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PERFECT COMPETITION: An ideal market structure characterized by a large number of small firms, identical products sold by all firms, freedom of entry into and exit out of the industry, and perfect knowledge of prices and technology. This is one of four basic market structures. The other three are monopoly, oligopoly, and monopolistic competition. Perfect competition is an idealized market structure that's not observed in the real world. While unrealistic, it does provide an excellent benchmark that can be used to analyze real world market structures. In particular, perfect competition efficiently allocates resources.

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JOHN MAYNARD KEYNES: A British economist (born 1883, died 1946) who is most noted for his work The General Theory of Employment, Interest, and Money, published 1936. The The General Theory revolutionized economic theory of the day, forming the foundation of Keynesian economics and creating the modern study of macroeconomics. Keynes was a well-known and highly respected economist prior to publication of The General Theory, however, this revolutionary work guaranteed Keynes a place as one of the most influential economists of all time.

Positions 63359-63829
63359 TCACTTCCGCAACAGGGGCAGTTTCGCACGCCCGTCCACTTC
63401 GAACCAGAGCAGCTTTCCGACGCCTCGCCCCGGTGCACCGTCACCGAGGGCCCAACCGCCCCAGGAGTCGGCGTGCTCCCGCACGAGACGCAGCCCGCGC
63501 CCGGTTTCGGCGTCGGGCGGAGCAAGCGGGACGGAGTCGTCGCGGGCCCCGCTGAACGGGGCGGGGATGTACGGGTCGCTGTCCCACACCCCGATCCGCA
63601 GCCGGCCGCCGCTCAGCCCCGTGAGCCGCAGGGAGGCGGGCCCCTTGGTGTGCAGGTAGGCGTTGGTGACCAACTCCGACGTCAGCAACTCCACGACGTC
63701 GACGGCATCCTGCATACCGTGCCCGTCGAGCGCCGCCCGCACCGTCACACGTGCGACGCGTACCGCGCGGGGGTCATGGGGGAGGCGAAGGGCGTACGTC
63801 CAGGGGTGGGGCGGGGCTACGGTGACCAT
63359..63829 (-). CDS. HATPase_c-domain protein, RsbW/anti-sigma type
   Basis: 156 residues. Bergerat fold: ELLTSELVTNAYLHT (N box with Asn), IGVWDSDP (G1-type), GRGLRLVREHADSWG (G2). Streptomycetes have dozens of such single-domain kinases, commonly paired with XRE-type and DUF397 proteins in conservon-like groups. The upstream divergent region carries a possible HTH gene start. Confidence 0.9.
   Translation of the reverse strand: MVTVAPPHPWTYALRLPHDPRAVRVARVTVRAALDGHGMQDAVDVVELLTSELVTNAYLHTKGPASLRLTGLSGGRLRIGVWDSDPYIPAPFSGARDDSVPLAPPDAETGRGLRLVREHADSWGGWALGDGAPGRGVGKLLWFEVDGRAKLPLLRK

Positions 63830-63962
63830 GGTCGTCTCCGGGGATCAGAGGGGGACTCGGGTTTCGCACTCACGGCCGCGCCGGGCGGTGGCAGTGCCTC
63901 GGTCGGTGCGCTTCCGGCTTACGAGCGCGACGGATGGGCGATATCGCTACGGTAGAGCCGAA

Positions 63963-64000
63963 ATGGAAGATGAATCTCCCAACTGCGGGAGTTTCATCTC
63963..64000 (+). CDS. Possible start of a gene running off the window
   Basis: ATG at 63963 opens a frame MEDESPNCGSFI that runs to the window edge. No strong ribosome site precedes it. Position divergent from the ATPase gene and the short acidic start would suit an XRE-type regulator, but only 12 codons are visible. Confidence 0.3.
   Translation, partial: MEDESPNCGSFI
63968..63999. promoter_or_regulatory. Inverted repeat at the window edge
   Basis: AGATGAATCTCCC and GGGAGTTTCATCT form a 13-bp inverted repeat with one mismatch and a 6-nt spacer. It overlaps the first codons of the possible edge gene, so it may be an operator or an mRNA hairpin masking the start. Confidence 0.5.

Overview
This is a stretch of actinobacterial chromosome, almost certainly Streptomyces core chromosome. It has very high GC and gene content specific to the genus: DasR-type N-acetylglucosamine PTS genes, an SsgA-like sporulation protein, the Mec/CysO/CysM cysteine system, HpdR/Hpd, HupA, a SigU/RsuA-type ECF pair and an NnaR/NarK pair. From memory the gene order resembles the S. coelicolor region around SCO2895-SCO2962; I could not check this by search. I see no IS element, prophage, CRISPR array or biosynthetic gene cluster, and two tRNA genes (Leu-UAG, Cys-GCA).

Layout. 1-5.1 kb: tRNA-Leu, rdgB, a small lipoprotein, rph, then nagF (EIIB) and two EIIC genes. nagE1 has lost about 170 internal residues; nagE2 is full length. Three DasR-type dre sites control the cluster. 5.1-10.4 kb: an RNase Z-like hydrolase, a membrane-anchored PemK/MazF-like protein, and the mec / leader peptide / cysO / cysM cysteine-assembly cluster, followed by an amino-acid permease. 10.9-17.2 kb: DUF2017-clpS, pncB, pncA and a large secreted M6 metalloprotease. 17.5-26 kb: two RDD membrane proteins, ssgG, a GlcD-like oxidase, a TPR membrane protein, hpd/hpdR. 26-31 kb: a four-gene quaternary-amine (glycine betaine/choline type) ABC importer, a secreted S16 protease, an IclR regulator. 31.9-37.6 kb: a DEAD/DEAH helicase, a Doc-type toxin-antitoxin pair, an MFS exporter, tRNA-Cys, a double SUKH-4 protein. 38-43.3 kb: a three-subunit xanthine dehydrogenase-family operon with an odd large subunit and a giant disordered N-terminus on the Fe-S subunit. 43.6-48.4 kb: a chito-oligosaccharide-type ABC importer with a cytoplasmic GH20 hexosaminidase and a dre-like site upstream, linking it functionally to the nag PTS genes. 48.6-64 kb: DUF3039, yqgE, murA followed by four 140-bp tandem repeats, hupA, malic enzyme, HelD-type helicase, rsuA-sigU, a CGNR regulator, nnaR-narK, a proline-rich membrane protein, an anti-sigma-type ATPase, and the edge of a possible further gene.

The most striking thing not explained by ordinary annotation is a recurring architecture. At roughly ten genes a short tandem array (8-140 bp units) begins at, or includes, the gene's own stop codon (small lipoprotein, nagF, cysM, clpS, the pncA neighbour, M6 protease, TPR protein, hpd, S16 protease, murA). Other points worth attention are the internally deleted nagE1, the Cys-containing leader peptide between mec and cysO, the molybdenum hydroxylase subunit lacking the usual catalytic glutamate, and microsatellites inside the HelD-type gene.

See also | macroeconomics | Keynesian economics | financial markets | Keynesian cross | Great Depression |


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PERFECTLY INELASTIC

An elasticity alternative in which changes in one variable (usually price) do NOT cause any changes in another variable (usually quantity). Quantity is totally, completely unresponsive to price. Quantity just does not change, regardless of changes in price. This characterization of elasticity is most important for the price elasticity of demand and the price elasticity of supply. Perfectly inelastic is one of five elasticity alternatives. The other four are perfectly elastic, relatively elastic, relatively inelastic, and unit elastic.

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Today, you are likely to spend a great deal of time flipping through the yellow pages hoping to buy either a how-to book on the art of negotiation or a flower arrangement for your aunt. Be on the lookout for small children selling products door-to-door.
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The earliest known use of paper currency was about 1270 in China during the rule of Kubla Khan.
"Try first to be a man of value; success will follow. "

-- Albert Einstein, physicist

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